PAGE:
The Principlists generally do not share the same views as President Hassan Rouhani and the executive branch. But some traditional conservatives, especially Larijani, have supported Rouhani’s initiatives.
 
RouhaniOn the other end of the political spectrum, there are two major groups of pro-modernization forces with around 40 seats in the Majles. One group is made up of reformists, including those aligned with former President Mohammad Khatami and the now-banned Islamic Iran Participation Front, or Jebhe-ye Mosharekat-e Iran-e Eslami. The second group includes supporters of President Rouhani and Expediency Council chairman Ayatollah Hashemi Rafsanjani, who was president in the 1990s. Their supporters are divided largely among two parties, the Moderation and Development Party, or Hezb-e Etedal va Toseh, and the Servant of Construction Party, or Hezb-e Kargozaran Sazandegi.
 
How might the election scheduled for February 2016 impact the political landscape? And what impact will the nuclear deal have on the outcome?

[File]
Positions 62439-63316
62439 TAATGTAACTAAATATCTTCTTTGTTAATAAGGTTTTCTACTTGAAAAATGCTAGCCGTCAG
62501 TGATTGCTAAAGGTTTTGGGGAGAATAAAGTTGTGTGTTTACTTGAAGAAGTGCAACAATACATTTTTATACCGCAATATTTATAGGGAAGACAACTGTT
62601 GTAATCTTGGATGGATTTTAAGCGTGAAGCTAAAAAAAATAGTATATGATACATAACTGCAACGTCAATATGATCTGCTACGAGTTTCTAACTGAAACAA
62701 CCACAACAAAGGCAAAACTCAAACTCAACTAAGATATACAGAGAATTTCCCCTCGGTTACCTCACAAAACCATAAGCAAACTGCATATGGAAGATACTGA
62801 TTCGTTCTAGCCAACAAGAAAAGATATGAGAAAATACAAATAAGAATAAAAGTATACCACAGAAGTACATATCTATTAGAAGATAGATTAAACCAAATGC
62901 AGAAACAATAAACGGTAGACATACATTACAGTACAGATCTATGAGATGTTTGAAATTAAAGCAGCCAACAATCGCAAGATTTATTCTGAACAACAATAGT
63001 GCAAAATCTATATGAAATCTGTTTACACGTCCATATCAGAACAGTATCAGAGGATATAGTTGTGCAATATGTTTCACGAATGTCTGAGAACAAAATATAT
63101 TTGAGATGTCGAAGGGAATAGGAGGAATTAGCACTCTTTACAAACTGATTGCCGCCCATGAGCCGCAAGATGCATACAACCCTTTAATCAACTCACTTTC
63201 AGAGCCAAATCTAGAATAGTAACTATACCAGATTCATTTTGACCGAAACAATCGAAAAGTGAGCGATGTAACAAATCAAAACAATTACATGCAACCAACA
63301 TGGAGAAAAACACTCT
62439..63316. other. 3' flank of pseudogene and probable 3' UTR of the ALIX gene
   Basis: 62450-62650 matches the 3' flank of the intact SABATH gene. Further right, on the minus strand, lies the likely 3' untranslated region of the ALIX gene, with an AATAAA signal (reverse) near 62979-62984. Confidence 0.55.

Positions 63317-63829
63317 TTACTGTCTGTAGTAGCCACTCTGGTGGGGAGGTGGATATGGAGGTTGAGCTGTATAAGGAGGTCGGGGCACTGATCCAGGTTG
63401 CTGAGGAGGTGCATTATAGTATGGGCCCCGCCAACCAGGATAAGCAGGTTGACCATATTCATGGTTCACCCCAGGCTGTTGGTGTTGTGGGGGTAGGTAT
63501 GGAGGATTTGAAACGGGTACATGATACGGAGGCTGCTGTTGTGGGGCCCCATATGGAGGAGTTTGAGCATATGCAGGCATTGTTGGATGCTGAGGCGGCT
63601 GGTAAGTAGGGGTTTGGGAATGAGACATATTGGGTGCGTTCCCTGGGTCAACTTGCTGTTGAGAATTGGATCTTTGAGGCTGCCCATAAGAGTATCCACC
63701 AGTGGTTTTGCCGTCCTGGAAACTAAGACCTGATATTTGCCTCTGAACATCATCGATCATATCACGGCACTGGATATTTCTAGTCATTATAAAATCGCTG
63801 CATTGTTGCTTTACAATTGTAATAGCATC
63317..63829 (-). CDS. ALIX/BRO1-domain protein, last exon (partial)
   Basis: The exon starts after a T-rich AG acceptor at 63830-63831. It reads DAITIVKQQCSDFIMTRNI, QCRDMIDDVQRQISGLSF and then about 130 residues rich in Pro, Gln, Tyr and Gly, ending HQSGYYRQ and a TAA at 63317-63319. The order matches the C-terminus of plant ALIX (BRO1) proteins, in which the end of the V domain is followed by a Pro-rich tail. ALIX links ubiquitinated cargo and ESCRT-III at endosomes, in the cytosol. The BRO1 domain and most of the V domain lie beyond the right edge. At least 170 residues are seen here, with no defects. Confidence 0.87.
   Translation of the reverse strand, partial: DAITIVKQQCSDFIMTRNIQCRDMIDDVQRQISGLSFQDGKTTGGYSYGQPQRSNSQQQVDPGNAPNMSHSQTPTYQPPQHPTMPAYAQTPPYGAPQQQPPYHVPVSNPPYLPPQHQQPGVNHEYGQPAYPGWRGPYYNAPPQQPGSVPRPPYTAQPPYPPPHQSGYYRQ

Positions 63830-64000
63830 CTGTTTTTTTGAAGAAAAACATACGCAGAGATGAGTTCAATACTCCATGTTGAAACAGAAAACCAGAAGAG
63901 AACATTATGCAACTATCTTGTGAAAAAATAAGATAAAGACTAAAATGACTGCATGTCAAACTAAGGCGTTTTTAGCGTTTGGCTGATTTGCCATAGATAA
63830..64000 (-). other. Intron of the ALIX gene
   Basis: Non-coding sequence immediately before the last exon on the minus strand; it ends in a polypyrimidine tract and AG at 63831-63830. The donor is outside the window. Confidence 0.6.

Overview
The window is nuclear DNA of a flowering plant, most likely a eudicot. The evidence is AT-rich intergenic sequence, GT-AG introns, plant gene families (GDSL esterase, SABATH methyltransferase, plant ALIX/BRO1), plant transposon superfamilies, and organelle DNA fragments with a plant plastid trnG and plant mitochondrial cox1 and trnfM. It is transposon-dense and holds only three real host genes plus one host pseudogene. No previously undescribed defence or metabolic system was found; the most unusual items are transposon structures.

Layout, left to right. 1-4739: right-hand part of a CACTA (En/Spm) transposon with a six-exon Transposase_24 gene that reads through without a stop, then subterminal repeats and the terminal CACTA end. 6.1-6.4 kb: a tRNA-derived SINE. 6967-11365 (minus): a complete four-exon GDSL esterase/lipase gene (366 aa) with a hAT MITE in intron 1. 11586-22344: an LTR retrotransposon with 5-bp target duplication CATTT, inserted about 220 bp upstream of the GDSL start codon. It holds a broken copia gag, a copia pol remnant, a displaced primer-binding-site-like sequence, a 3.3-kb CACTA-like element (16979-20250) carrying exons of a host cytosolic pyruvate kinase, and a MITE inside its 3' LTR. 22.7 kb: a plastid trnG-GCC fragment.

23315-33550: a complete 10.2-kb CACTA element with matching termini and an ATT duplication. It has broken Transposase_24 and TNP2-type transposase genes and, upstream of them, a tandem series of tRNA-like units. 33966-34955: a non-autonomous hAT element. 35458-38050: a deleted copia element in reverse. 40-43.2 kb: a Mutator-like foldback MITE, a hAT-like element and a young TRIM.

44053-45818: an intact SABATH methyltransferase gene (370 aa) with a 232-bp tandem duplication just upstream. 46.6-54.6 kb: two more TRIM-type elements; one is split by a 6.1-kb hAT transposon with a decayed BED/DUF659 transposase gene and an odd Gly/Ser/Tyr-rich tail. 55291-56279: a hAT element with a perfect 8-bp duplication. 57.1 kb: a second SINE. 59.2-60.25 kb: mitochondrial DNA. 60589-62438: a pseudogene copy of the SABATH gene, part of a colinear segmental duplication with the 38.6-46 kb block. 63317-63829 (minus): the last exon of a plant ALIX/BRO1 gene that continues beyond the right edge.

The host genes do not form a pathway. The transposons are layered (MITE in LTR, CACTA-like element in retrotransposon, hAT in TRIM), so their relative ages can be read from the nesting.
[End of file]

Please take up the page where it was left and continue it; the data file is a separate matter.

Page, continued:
Pro-modernization forces are in a better position to recapture the Majles. In a fair competition, supporters of the sitting president have generally fared well in elections. So, in this election, the Principlists would be expected to lose seats, and maybe their majority.
 
In the past, however, the Council of Guardians has disqualified major candidates from reformists and pro-modernization parties. The council has already announced that it is not going to let so-called “seditionists” win back the Majles. “Seditionists” is a term used by hardliners to describe reform candidates, especially since the disputed 2009 presidential election. Even so, they cannot disqualify everyone. A number of lesser known candidates may be allowed to run; they may even be able to defeat some of the better-known Principlist candidates.
 
The majority of Iranians are likely to feel positively about the nuclear deal by the election, even though their lives are unlikely to improve much in material terms by then. The optimism may be enough to motivate many people to vote for pro-modernization parties. So, even if the Council of Guardians disqualifies the big names, people may still vote for relatively less well-known candidates that reflect their views.
 
How important is this election for the future of Iran?